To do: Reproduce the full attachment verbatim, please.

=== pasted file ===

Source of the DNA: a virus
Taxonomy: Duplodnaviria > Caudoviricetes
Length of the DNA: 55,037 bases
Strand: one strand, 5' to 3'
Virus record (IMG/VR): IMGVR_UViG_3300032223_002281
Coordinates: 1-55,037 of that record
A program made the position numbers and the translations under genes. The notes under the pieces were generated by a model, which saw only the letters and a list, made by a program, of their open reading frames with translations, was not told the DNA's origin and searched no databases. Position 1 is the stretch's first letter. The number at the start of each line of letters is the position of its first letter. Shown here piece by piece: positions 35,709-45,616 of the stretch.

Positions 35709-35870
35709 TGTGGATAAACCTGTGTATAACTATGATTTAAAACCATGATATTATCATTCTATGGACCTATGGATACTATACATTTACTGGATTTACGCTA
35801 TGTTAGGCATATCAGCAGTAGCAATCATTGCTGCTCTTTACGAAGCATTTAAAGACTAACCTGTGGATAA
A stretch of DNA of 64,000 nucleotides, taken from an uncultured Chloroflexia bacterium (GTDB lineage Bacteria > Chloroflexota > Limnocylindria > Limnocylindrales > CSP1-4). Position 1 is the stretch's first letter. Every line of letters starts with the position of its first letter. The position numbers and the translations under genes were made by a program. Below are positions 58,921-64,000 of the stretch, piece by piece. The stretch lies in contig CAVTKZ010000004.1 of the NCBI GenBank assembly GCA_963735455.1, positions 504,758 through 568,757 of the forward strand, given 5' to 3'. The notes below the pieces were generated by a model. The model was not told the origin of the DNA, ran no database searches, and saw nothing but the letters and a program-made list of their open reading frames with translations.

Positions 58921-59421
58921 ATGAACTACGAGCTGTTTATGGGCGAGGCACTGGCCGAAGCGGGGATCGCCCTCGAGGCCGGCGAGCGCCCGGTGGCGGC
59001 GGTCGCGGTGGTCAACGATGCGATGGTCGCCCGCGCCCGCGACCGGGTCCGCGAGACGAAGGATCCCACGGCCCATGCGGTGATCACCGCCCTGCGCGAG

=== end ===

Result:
Source of the DNA: a virus
Taxonomy: Duplodnaviria > Caudoviricetes
Length of the DNA: 55,037 bases
Strand: one strand, 5' to 3'
Virus record (IMG/VR): IMGVR_UViG_3300032223_002281
Coordinates: 1-55,037 of that record
A program made the position numbers and the translations under genes. The notes under the pieces were generated by a model, which saw only the letters and a list, made by a program, of their open reading frames with translations, was not told the DNA's origin and searched no databases. Position 1 is the stretch's first letter. The number at the start of each line of letters is the position of its first letter. Shown here piece by piece: positions 35,709-45,616 of the stretch.

Positions 35709-35870
35709 TGTGGATAAACCTGTGTATAACTATGATTTAAAACCATGATATTATCATTCTATGGACCTATGGATACTATACATTTACTGGATTTACGCTA
35801 TGTTAGGCATATCAGCAGTAGCAATCATTGCTGCTCTTTACGAAGCATTTAAAGACTAACCTGTGGATAA
A stretch of DNA of 64,000 nucleotides, taken from an uncultured Chloroflexia bacterium (GTDB lineage Bacteria > Chloroflexota > Limnocylindria > Limnocylindrales > CSP1-4). Position 1 is the stretch's first letter. Every line of letters starts with the position of its first letter. The position numbers and the translations under genes were made by a program. Below are positions 58,921-64,000 of the stretch, piece by piece. The stretch lies in contig CAVTKZ010000004.1 of the NCBI GenBank assembly GCA_963735455.1, positions 504,758 through 568,757 of the forward strand, given 5' to 3'. The notes below the pieces were generated by a model. The model was not told the origin of the DNA, ran no database searches, and saw nothing but the letters and a program-made list of their open reading frames with translations.

Positions 58921-59421
58921 ATGAACTACGAGCTGTTTATGGGCGAGGCACTGGCCGAAGCGGGGATCGCCCTCGAGGCCGGCGAGCGCCCGGTGGCGGC
59001 GGTCGCGGTGGTCAACGATGCGATGGTCGCCCGCGCCCGCGACCGGGTCCGCGAGACGAAGGATCCCACGGCCCATGCGGTGATCACCGCCCTGCGCGAG